|Chennai||Rs. 27770.00 (-0.14%)|
|Mumbai||Rs. 29200.00 (2.31%)|
|Delhi||Rs. 27900.00 (-0.36%)|
|Kolkata||Rs. 28270.00 (1%)|
|Kerala||Rs. 27050.00 (-0.37%)|
|Bangalore||Rs. 27550.00 (1.66%)|
|Hyderabad||Rs. 27770.00 (-0.14%)|
A heated debate has arisen among rich-country economists after the global economic crisis about how much should governments intervene in markets. This has shaped policy on stimulus versus austerity and on recession, unemployment and other economic ills. “Neoliberalism”, as an economic ideology that promoted unbridled consumerism and encouraged the excesses of capitalism without a concomitant regard to welfare, has become a dirty word in this debate. This ideology is said to have been promoted in developing economies by global institutions such as the International Monetary Fund (IMF), the World Bank and the Organisation for Economic Cooperation and Development, which called for increasing market reforms and global integration as a development model.
Today, neoliberal policies of free markets and free trade are being blamed for the rising numbers of billionaires and growing inequality, and advanced nations are stepping up the government’s economic role. Even IMF has conceded that capital controls may not be a bad idea under certain circumstances.
In India, this global step back from neoliberalism provokes two strands of thought. The first is that as a socialist economy, the deeply entrenched dirigiste role of the government has suppressed academic exploration of the various connotations of liberalism — classical, modern, egalitarian, neo or the rest of the spectrum that goes under this amorphous definition. The application of economic theories to the Indian economy has not elicited sufficient attention from researchers. Even after economic liberalisation in 1991, ingrained historical suspicion of free markets meant that reforms continue to be undertaken in an apologetic and “stealthy” manner, without matching support or articulation in academic circles.
“Neoliberal” votaries of freer markets exist mainly in the Indian economic media, which champions deregulation and private sector entrepreneurship through columns and spirited television programmes, or in universities abroad. And such ardent proponents of liberalisation are viewed askance by an overwhelming majority of the country, including economic academia. In fact, economic research institutions, often operating under the aegis of the government, are generally dominated by Left-leaning economists.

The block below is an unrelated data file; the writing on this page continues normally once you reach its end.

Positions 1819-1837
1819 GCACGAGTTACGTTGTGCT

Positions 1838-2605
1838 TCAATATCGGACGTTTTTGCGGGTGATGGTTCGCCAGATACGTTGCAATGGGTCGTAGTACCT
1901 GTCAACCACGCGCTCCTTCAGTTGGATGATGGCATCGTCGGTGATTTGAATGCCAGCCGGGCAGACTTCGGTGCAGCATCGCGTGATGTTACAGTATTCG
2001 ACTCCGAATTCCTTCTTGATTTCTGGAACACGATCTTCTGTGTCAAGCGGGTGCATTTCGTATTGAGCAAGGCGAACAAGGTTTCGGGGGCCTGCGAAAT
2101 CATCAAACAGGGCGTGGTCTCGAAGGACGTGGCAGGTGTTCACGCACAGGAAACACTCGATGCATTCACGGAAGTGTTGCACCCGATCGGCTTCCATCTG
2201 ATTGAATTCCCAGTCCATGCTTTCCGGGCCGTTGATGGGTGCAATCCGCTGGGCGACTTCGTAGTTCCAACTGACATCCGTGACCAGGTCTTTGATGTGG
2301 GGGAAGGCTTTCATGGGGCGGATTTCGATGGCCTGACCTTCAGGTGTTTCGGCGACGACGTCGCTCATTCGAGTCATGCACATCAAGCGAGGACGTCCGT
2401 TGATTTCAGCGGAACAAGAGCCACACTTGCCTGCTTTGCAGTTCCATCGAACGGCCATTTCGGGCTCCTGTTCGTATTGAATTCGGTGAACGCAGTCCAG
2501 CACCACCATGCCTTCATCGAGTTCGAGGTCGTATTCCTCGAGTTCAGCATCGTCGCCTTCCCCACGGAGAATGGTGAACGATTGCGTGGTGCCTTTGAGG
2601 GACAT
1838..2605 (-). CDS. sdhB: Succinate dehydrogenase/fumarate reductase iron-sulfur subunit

It is no surprise that economic action in the country operates in a theoretical and intellectual vacuum. The new line of thought that is recently gaining traction is that the free markets promote freedom for large companies. For example, the Institute for Studies in Industrial Development started research on “crony capitalism and contemporary India” in 2007.
The second strand that comes to mind is how far India is positioned on the “neoliberal” framework. And the answer, quite simply, is that the country is still far from a neoliberal market, where the government creates a well-functioning institutional framework that enables and encourages entrepreneurial activity. Most of the “institutions” that support efficient markets, such as strong property rights, free trade, law and order, security, access to opportunities and many others, are distorted in the Indian context. The task of strengthening these is largely incomplete, curtailing individual actions that would infuse competition into markets and raise economic efficiency.
Theorists in rich countries are troubled by the question of how much should the state intervene in areas such as education, health care, social security, infrastructure and so on, where private sector has made considerable inroads. But similar considerations do not apply in India, where public services are still largely absent for a large section of society. The government has neither provided adequate public goods nor has it created an enabling environment for the private sector to do so. On the other hand, ill-conceived regulation for the private sector may drive away legitimate business and investment.
The rich-country debate on neoliberalism will continue as this is what academics there do. But this is no reason for us in India to enlarge the role of an ill-functioning government in the Indian economy and impose additional burdens on businesses. It is not yet time for us to consign the tenets of neoliberalism to junk status while gleefully debunking the theory as having distorted capitalism. Such theorising could be dangerous for India’s growth prospects.
The writer has authored several business and fiction books